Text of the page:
Genes: Big Data Gets Personal on Individual Health

November 5, 2013
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ImageBy Carol Dorn Sanders (SAS)

The buzz is starting to brew for 23andMe – the genetic testing company that launched in 2006. You may have learned about the company recently in radio commercials, television shows or Forbes and Fast Company.

ImageBy Carol Dorn Sanders (SAS)

The buzz is starting to brew for 23andMe – the genetic testing company that launched in 2006. You may have learned about the company recently in radio commercials, television shows or Forbes and Fast Company.

Most people had not heard of the company until the founder, Anne Wojcicki, lowered the price of an individual DNA kit to $99 (discounts are sometimes available.) Then the buzz started.

The service provides you with information about your ancestry, as well as 240 reports on health conditions and traits. Wojcicki’s goal is to genotype and enroll 1 million people in the registry by the end of 2013 and ultimately many more.

“I want 25 million people,” she told Fast Company. “Once you get 25 million people, there’s just a huge power of what types of discoveries you can make. Big data is going to make us all healthier. What kind of diet should certain people be on? Are there things people are doing that make them really high-risk for cancer?”

As an employee of SAS, the leader in health analytics, I certainly understand the value of big data, so I decided I would help Anne reach her goal.

A couple of weeks ago, I shipped my saliva kit to California, and now I wait…

The power to know my data

I am most interested in learning more about my heritage. I never knew three of my four grandparents. And, I’ve learned later in life about genetic issues that had not been broadly shared across our family. I’ll even find out how much of my DNA is from the Neanderthals! (I’ve never pondered this, but now I want to know!)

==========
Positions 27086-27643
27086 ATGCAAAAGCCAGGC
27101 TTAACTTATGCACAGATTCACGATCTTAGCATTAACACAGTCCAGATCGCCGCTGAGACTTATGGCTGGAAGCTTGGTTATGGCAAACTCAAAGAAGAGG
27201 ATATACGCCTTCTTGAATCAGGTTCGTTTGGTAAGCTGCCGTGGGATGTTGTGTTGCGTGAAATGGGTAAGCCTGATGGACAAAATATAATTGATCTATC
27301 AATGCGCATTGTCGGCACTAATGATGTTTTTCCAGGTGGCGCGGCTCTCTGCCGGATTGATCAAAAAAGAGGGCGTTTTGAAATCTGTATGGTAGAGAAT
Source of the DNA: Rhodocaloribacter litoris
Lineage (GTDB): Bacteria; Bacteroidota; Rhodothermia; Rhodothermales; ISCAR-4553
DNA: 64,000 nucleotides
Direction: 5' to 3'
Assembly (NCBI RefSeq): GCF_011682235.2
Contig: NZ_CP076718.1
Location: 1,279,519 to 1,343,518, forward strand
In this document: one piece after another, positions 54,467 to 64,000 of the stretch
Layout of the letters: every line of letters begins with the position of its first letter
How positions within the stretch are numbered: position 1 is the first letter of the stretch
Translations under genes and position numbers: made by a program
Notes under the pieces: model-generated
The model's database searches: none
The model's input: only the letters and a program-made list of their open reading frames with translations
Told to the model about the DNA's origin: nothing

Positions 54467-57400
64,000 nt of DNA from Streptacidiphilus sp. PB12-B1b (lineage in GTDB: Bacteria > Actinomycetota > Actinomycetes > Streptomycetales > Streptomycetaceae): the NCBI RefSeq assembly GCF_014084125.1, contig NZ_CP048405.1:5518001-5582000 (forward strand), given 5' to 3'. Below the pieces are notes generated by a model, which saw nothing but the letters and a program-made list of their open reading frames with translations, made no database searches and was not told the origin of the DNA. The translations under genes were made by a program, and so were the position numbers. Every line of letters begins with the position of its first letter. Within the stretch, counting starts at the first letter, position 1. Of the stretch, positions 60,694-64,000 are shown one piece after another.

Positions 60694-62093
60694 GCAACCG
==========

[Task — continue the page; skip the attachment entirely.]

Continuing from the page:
The 23andMe website, 23andme.com, warns that you cannot “unlearn” the information found in the reports, so I guess there is a risk that I’ll learn things about myself and family – like health risks, carrier status, etc. – that may cause anxiety.

But 23andMe is not the only genetic testing for which I am awaiting results.

One of my primary care doctors is participating in a national study specifically focused around breast cancer and Lynch Syndrome. She suggested at my annual physical that I enroll, given my family history. I should know the results of the cancer screening next week, in fact, and I expect to receive the results from 23andMe in another month or so.

Getting real about personalized medicine

My doctor said this is the first real step in personalized medicine and walked me through some proactive steps we would take depending on the results of the tests.

I’m curious to see how I respond to the reports. I’m a pretty data- and fact-driven person, but I wonder what I’ll do with the information presented. Will it paralyze me? Will I change behavior? Will I worry more? Will I assume that every ache or pain is something dramatic instead of natural aging?

I can’t really predict my reaction. For now, all I know is I am about to get one big dose of Carol Dorn Sanders’ data!

image: DNA testing/shutterstock